Can you review a game if you haven’t completed it?
Yes, at Hard Mode Gamers, reviewers are allowed to write up reviews on games that they have not finished, though there are several caveats to that.
If the game is clearly a short experience, then unfinished is not acceptable. No bull. If the game is medium length, it really depends on the reviewers’ tolerance for the game they are playing. For instance, maybe they are playing a multiplayer game and it’s just riddled with lag and cheaters, there’s no guarantee that playing the game longer will fix that negative experience. Or perhaps the game is really long and it only gets good 25 hours in. That’s a long time to invest in a game and if it’s terrible before you reach that point, it’s acceptable to say that a good experience is not being had.
Conversely, you could also consider that you objectively find the game good but don’t want to play any more of it. Our review of Prey 2017 is a solid example, the game is fundamentally good, but the reviewer just didn’t want to invest in completing it. We frequently use howlongtobeat.com to look at aggregate scores over how long games take to be finished. Also, we account for the time each reviewer has to spend vs how much time they have.
There are tons of games out there that can take quite a while to beat too. Big sandbox games and RPGs come to mind. Ideally, there has to be a point in the game where either you are satisfied with how you feel about the game, be it hate or love. The most important point is the reviewers feel that their review is representative of the experience they had. The mild level of objectively to our review guidelines highlights this.
Many more factors come into play when reviewing a game. What if the game is endless like a puzzle or procedurally generated game? How much multiplayer do you need to play? Our final line is that we make sure our reviewers are well-versed enough into their assigned games to arrive at the conclusions they do. So for now, we allow unfinished reviews. Some time later this may change, but as always, that’s subjective to the gaming climate.
Here at Hard Mode Gamers, we prefer to feel like we are gamers just like you. We aren’t necessarily journalists. When we do our reviews, we don’t want you to have to read a 10-page essay on the minutiae of everything contained in the game whilst using big fancy words like “minutiae” and “whilst.” We want to be direct and concise. The reviews contained here are considerably short and very easy to read. In our reviews, we provide a simple and clear expression on why we scored a game the way we did. To do so, we divided five core elements of game design to be individually scored.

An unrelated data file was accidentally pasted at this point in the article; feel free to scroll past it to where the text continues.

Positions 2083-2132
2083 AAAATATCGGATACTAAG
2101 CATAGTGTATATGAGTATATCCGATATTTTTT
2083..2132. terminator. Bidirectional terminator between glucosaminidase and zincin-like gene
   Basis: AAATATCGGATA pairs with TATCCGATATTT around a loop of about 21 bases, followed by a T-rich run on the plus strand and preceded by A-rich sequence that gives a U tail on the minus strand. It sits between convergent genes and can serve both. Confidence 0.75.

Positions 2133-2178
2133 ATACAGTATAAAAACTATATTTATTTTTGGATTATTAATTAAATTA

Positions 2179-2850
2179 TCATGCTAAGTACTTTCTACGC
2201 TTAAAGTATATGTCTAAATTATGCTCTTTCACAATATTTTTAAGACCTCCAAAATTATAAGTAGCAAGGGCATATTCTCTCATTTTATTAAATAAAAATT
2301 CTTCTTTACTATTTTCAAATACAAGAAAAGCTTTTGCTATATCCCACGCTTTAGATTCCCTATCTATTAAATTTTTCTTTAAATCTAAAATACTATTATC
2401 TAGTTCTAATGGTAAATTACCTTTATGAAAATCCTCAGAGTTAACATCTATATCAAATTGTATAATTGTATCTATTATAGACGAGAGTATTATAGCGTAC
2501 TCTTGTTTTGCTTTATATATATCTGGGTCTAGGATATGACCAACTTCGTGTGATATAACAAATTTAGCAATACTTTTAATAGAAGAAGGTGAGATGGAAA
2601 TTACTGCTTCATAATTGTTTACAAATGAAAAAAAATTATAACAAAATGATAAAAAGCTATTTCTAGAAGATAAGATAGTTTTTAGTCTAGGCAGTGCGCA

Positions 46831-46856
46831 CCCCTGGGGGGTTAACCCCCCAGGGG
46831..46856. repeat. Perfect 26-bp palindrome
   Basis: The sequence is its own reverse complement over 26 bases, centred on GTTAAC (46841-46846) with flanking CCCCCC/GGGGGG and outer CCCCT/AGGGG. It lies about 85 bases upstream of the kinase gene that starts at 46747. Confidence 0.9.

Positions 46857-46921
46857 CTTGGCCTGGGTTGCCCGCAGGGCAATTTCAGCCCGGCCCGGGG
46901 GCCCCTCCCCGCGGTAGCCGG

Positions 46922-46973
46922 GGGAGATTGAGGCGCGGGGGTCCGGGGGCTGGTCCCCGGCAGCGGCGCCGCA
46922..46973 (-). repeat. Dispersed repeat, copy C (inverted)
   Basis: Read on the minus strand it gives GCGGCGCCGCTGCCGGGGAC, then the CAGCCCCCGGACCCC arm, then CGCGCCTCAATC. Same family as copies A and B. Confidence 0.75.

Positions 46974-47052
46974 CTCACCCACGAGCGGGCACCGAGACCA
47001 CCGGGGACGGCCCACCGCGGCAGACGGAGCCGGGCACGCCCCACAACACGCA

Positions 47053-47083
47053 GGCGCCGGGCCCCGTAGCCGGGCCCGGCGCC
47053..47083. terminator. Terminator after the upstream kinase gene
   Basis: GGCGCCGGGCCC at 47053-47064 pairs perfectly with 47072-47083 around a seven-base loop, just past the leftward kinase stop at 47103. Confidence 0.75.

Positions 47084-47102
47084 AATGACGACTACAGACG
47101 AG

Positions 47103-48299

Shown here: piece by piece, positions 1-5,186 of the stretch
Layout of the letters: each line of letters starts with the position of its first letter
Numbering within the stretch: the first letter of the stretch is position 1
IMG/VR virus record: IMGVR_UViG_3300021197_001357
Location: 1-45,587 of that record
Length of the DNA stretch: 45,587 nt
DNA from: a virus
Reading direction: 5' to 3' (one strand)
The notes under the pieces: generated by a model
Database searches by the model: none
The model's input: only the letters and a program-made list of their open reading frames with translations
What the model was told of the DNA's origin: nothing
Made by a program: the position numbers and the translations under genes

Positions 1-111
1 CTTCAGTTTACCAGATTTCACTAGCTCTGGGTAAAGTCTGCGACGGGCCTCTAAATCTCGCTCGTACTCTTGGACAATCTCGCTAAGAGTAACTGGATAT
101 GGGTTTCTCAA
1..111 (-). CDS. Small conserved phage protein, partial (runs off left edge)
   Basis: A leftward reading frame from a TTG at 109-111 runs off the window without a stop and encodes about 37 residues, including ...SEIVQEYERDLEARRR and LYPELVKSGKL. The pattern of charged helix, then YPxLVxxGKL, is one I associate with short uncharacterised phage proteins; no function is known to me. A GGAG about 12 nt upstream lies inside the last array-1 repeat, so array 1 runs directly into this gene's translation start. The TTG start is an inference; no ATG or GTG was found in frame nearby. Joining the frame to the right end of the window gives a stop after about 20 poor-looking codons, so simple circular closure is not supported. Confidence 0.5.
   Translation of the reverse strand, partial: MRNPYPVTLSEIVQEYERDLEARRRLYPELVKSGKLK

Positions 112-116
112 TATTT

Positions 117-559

These elements are:
GRAPHICS – How does the game look? Is it technically expressive? Is it very artistic? Many factors are considered, like if realism is a factor, or if the art style if unique against other games. Top scores for this category should make us stop in awe at what we are seeing.
STORY/IMMERSION – How’s the overall plot, writing, characters, and/or lore? Was the plot overbearing or was it too weak? This might seem like a slight against arcade-style games or indies, but that’s not true because when a lack of plot is accounted for, we consider if having little plot benefits the game, and if the design of the game itself does the storytelling for us. A great story is either one that keeps us engaged or doesn’t get in our way. [Update: 3/22/19] We recently added “Immersion” to the title of this category to better express what we are looking for in this section. We figure that the game should keep your interest in one way or another.
AUDIO – How’s the mixing, sound effects, and original soundtrack? Would we listen to the OST outside of playing the game? Audio is a big and important factor when playing games and many reviewers sort of gloss over this aspect of game design, but it’s just as important. Audio also factors in the quality of the voice acting, because the written story and the execution of it are different factors.
GAMEPLAY – Of course, there’s the game itself. How does it play? Can we pick it up and play or does it take a while to learn? We try to make sure our reviewers are playing the game they want to play so they can report how a game stacks up to other game in its genre. Having a good control scheme is crucial to having good gameplay. Also considered is what sort of gameplay elements are implemented in the title.
FUN – And finally, fun is the most important factor. Any of the above could suck, but they may not impact how much fun we are having. What does impact our fun are things like glitches/bugs, game length, immersion, addictiveness, and catharsis. Replayability is also a factor in this category, as we could enjoy a game thoroughly and then realize it’s not really worth a second go.
Now, each of these elements have a very simple numerical score attached to them. They are ranked on the incredibly basic scale of 0-2. It’s pretty straightforward here:
0 – Bad
1 – Good
2 – GREAT!
It becomes easy to consider when we turn the decision for each element into a nearly binary choice. We can determine if an element is either good or bad. After that, if it’s good, is it REALLY good or just regular good?
The total score of all of these elements will add up to an X out of 10 score. This way, the game practically scores itself for us. We don’t have to think about what we want to score the game because once we look into a game based on these criteria, we have our answer. This also benefits the reader because they can quickly see which parts of the game design were impacted when it comes to the final score. You can see a review and quickly determine where it’s lacking and where it shines. All in all, we find this system to be the most non-biased when it comes to reviews, because it’s so direct. And that, readers, is how we review our games.